The Tibetan Plateau
, at an altitude of some 3000 meters above sea level, is often called the ‘roof of the world
.’ Some prehistoric
people tried living there starting about 20,000 years ago. Remains of cooked animals and small-scale hearths
show that a few hardy
souls did give the harsh region a go, at least temporarily. But they did not stick around.海拔3000米高的青藏高原常常被叫做“世界屋脊”。在大约2000年前史前人类就试着在这里生活。煮熟的动物和小型灶台残骸表明，一些勇敢的人曾经到过这个恶劣的地区，或者至少暂时在那里呆过。但是没有一直在那呆着。
Permanent human settlements in the area began about 5,200 years ago. So scientists wanted to know. What changed?
Researchers collected artifacts, animal bones and plant remains from 53 sites. The oldest camps only reached altitudes of about 2,500 meters. And at these sites, millet makes up 98 percent of dietary grain.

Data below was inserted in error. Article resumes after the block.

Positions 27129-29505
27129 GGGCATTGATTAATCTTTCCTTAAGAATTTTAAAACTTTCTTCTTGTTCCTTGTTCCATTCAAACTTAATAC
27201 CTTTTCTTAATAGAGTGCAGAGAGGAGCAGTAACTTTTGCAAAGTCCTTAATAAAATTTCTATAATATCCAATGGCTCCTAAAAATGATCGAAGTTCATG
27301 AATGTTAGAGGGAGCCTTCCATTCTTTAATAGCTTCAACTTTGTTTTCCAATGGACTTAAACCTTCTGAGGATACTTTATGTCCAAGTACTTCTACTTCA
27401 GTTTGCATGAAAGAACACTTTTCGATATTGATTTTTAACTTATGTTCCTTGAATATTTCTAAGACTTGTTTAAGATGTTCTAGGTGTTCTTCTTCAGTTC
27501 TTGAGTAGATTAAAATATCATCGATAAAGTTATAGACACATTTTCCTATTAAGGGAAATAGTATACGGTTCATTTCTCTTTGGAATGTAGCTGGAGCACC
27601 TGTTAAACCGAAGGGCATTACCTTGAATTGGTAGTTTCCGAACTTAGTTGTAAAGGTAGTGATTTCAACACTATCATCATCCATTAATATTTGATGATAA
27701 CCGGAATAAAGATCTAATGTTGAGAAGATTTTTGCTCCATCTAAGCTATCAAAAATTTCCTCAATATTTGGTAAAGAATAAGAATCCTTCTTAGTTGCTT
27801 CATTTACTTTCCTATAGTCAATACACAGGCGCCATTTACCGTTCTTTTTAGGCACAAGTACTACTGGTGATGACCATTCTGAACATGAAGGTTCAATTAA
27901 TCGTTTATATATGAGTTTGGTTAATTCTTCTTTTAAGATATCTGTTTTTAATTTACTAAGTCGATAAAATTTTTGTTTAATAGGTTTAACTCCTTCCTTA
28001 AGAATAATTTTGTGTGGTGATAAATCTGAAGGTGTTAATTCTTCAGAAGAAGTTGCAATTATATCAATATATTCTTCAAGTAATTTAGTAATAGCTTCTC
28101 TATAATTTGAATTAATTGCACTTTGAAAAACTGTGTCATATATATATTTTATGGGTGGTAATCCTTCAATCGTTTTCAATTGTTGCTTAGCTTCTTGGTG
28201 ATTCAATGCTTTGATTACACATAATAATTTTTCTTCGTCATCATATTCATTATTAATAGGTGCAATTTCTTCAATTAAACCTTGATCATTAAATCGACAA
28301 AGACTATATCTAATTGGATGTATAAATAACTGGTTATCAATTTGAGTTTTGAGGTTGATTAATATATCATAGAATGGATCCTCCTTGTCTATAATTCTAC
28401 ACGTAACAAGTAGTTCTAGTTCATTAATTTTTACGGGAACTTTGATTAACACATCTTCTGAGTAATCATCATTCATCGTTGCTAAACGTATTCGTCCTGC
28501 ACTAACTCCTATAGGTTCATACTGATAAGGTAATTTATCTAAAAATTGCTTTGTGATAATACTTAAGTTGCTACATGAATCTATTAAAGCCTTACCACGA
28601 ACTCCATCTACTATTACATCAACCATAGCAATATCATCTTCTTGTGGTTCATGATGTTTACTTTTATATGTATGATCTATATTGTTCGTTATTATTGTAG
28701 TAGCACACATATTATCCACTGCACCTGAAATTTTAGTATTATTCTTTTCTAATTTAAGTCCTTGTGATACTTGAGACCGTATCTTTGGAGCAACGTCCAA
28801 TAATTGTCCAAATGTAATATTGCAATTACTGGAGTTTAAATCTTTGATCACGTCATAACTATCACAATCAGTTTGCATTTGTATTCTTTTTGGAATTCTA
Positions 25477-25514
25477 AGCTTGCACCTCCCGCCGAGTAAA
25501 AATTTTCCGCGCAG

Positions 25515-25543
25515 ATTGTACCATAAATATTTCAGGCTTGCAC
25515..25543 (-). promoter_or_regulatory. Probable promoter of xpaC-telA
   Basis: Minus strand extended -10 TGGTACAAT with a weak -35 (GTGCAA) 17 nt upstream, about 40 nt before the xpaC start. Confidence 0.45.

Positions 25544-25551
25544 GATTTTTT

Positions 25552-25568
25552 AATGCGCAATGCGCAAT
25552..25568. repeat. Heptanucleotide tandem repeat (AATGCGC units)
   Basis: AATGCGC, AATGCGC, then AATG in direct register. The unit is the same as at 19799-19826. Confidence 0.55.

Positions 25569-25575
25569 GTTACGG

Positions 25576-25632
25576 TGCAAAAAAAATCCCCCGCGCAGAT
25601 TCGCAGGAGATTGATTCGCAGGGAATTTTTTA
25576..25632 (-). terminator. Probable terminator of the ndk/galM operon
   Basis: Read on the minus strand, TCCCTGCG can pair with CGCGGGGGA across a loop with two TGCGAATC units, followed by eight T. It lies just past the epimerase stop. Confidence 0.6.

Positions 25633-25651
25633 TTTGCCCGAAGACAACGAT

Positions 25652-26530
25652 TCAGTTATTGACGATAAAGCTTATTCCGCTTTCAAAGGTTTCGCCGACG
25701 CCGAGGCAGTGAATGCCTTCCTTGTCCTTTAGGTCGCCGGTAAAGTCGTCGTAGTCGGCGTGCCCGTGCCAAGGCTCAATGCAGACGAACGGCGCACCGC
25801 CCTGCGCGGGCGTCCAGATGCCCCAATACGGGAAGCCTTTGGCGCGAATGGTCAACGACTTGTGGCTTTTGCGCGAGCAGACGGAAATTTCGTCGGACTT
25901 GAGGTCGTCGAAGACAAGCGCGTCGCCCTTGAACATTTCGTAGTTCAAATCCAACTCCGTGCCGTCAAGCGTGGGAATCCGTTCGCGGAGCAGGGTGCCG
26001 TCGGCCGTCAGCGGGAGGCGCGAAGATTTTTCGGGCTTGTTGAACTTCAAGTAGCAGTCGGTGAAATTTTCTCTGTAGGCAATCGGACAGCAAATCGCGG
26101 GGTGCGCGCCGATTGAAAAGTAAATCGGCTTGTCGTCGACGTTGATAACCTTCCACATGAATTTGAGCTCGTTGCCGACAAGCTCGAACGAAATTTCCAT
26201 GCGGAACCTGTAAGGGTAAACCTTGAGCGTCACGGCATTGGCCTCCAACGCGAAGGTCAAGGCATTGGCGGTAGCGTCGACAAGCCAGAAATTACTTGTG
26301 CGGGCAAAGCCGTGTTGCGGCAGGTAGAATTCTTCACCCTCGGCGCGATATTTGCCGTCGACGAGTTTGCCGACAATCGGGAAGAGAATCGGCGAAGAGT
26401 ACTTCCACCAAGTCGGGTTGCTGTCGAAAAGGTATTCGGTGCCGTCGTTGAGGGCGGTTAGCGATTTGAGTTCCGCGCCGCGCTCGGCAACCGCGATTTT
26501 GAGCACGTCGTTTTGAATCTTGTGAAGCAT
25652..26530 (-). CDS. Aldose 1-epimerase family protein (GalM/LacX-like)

But about 3,600 years a new kind of barley arrived in the region, after being domesticated in the Fertile Crescent that spread from the Persian Gulf to the Nile. The new barley tolerated frost and had a longer growing season. Which means it grew above the 3000 meter mark—and that people could settle there. Diets at those heights became dominated by the new, hardy barley.
The researchers say that the cross-cultural grain exchange from the Fertile Crescent thus appears to be what allowed humans to finally reach the roof of the world.
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